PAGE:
What if we lead with compassion in customer service?
Six years ago, on May 23rd, my Dad passed away from lung cancer. The five months prior were a whirlwind of chemo and radiation treatments, emergency visits to the hospital, and a short stay in a skilled nursing community. There were many wonderful loving people that we met along the way. Surprisingly, I have some beautiful memories of that time. Seeing War Horse together with my Dad – the last movie we ever went to together. The kindness of neighbors and friends who helped get my family through. The people who came to visit Dad in his last two weeks in a Hospice House and the staff there who talked to us, helped us relive memories, and comforted us as he prepared to pass.
Then there were others. One particular painful memory was during an emergency trip to the hospital. Something was off with Dad and we were terrified that we were losing him. The receptionist at the hospital was all business. No smile. Barely any eye contact. No acknowledgement of what we were going through. She simply handed us paperwork to fill out and seemed annoyed by our questions and at the interruption.
I remember my entire body wanting to scream at her “Don’t you know this is the worst moment of our lives and we could care less about your paperwork?? Just help us take care of our Dad!” I didn’t say it…but I wanted to. That was a moment that could have used a little compassion in customer service.
Sometimes, we get so focused on our tasks that we forget there’s a human being in front of us.
As a customer, have you ever had one of those moments?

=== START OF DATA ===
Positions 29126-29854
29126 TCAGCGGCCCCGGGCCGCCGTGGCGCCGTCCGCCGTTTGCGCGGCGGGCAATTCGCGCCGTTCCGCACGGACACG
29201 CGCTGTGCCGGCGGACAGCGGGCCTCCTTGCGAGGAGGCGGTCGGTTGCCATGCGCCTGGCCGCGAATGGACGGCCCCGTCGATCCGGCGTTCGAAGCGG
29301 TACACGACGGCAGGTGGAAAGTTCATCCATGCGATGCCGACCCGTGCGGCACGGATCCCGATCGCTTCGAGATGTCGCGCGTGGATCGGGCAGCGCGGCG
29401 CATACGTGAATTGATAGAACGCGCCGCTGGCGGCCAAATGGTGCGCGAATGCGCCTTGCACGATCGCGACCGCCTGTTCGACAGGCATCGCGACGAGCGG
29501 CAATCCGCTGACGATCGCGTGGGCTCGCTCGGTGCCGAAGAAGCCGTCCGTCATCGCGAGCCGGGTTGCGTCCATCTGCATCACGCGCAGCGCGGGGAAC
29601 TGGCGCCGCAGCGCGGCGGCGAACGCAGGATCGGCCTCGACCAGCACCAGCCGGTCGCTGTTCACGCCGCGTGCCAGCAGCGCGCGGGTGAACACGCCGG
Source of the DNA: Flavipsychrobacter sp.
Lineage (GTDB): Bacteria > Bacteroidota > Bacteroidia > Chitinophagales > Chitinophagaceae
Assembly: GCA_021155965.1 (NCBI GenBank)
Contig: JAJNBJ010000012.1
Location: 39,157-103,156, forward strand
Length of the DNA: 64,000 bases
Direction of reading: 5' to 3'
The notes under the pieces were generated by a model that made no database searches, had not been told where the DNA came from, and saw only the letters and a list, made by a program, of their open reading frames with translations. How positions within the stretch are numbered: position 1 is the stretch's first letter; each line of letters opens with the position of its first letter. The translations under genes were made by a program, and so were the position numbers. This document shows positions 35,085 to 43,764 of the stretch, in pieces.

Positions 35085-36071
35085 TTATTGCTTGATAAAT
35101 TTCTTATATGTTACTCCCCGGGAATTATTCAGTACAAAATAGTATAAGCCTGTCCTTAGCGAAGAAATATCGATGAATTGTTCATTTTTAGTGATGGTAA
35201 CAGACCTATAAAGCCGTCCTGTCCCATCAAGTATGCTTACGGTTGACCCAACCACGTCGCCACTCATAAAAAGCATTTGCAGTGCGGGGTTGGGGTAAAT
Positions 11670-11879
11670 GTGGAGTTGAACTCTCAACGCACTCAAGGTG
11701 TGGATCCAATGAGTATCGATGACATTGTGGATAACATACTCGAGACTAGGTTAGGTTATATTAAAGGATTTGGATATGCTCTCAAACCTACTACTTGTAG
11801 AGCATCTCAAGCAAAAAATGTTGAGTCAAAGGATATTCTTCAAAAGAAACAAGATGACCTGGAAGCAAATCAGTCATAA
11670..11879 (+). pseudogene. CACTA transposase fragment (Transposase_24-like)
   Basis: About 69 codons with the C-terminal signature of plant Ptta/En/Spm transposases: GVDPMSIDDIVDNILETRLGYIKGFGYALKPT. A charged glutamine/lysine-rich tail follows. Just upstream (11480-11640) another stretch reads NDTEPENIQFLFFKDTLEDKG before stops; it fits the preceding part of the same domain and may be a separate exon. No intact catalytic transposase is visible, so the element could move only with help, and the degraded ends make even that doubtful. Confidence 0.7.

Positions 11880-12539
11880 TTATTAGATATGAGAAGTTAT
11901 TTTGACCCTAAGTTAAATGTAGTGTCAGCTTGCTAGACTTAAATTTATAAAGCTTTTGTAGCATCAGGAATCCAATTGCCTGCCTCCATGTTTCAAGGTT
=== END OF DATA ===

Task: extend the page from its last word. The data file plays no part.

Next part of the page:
Compassion in customer service isn’t only applicable in healthcare.
There are many scenarios that can present themselves when people come to us with questions or problems and all it takes is a little moment of putting yourselves in their shoes. This is true of banking, insurance, hospitality, food & beverage, entertainment, entrepreneurism, senior living and….yes…healthcare. Acknowledging their feelings and making a little human connection before you move on with the transaction. It doesn’t take more time, it simply takes more intention. Intention to really listen, express empathy and care, and….just for a moment….be a human being talking to another human being.
Recently, my friend Diane shared that an experience her friend had at Trader Joe’s. She had put her dog to sleep that day and was feeling tremendously sad. The woman at the checkout lane asked how she was, and Diane’s friend confided her sadness. The Trader Joe’s expressed her sympathy and listened – human being to human being – while she tallied up and bagged her groceries. As Diane’s friend walked out to her car, and started loading bags into her trunk, the associate followed her out with a bouquet of flowers stating “I know this won’t take away your pain, but hopefully it will brighten your day a bit. I’m so sorry for your loss.”
That’s compassion in customer service.
Just for today, strive to make a human-level connection with your customers before you move on to their transaction. Do what you can to acknowledge their pain or simply strive to make everyone you meet happier than they were 10 seconds ago.
Comment below and let me know what you did and the results. I’ll bet that intentionally adding a little compassion to customer service makes you a happier person too.
Donna Cutting is the author of 2 books on customer service, including 501 Ways to Roll out the Red Carpet for Your Customers (Career Press, 2015) and The Celebrity Experience: Insider Secrets to Delivering Red-Carpet Customer Service (Wiley, 2008). As the Founder & CEO Red-Carpet Learning Systems, Inc., she leads a team of customer service experts who help leaders engage, inspire and mobilize their teams to deliver extraordinary service experiences. For more video tips visit our YouTube channel at www.theRedCarpetWay.tv.